As simple as we all want to believe the concept of lead time is, I believe there is a real disconnect between what we believe lead time is and what others believe it is.
Let me share a story from my past. I once worked for a company whose various teams were unable to agree on how to measure lead time:
Who was right? All of them, because each group had their definition of lead time.
Industry in general has a problem with the definition of lead time. Let’s look at a few examples from the Internet:
“A lead time is the latency (delay) between the initiation and execution of a process. … A more conventional definition of lead time in the supply chain management realm is the time from the moment the customer places an order (the moment you learn of the requirement) to the moment it is received by the customer.
“Lead Time terminology has been defined in greater detail. The Supply Chain from customer order received to the moment the order is delivered is divided into five lead times.”
“The amount of time that elapses between when a process starts and when it is completed. Lead time is examined closely in manufacturing, supply chain management, and project management, as companies want to reduce the amount of time it takes to deliver products to the market. In business, lead time minimization is normally preferred.”
“The time between the beginning of a process or project and the appearance of its results.”
Holy Moley! Can’t we make up our minds?
I am of the school that says lead time should include everything from the point I make the decision to buy to the point it is back on the shelf, ready for the customer to buy. Following that line of thinking, lead time should include:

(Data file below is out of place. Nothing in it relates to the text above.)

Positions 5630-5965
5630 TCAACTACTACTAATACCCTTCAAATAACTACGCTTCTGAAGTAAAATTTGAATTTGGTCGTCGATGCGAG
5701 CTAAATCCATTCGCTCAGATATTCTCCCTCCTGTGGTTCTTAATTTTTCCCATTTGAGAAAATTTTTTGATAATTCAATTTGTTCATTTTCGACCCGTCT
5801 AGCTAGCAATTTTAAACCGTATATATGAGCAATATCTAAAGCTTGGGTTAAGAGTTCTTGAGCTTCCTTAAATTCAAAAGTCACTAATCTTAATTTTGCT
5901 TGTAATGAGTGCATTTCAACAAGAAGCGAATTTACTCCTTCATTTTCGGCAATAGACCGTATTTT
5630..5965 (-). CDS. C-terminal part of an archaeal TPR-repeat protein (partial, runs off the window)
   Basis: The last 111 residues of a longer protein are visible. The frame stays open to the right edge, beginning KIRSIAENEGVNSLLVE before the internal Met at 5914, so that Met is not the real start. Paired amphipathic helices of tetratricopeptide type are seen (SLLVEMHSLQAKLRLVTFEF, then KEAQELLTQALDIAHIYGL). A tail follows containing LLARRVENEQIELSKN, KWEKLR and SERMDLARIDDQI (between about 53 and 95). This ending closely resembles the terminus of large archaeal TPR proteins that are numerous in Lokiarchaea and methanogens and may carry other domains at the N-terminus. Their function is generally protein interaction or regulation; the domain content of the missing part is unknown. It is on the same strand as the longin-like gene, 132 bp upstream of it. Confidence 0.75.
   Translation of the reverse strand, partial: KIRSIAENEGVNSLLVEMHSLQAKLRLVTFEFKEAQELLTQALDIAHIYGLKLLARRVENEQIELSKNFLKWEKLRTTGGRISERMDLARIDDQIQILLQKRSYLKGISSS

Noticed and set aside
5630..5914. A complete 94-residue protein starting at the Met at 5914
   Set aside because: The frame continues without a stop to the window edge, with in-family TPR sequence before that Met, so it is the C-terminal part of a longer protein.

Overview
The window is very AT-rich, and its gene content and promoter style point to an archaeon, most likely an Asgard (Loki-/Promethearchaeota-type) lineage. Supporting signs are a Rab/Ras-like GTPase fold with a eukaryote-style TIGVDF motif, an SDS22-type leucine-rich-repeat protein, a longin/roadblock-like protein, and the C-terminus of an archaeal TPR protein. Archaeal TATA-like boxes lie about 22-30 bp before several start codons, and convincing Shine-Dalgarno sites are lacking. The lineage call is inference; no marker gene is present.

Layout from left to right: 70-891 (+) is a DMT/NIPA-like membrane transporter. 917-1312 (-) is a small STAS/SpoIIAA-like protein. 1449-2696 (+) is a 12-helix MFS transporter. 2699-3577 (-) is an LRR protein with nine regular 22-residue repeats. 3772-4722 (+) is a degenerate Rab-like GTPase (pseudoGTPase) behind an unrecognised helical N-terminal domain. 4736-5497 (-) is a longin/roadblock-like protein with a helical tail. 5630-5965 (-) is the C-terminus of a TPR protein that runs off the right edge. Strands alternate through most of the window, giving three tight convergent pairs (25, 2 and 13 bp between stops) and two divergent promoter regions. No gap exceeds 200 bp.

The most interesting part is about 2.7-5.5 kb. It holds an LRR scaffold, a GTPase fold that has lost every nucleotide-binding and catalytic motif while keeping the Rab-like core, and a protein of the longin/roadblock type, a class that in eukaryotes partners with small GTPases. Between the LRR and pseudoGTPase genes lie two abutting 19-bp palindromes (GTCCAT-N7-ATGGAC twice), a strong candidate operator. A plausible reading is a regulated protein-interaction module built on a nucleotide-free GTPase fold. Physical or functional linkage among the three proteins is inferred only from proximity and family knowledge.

Some folks will call that effective lead time (not kidding), not to be confused with all of the other kinds of lead time.
I hear a variety of reasons why different companies — or different departments in the same company — use different definitions. Not to overuse the bullet-point lists today, but here is a partial list of these reasons:
Lead time is one of the measures used to calculate safety stock, the extra inventory that we carry to make sure that we do not run out of stock. Lead time is just one of two variables in the calculation; demand is the other variable. I look at the relationship between demand and lead time like the relationship between two sisters — you have to understand the context.
Many people argue that demand is rarely predictable, and that is why many companies invest mightily in predictive analytics to forecast demand. But I have seen examples of rock-stable demand and crazy lead time variance.
Low demand leads to crazy variance in demand. Long lead time can lead to crazy variance in the lead time. Figuring out which of the sisters is the crazy one — demand, supply, or both — changes the way you calculate safety stock. Of the two variables, lead time may be the more controllable, depending on how much effort the supply chain manager is willing to make.
Next, we start looking at ways to modify that variance.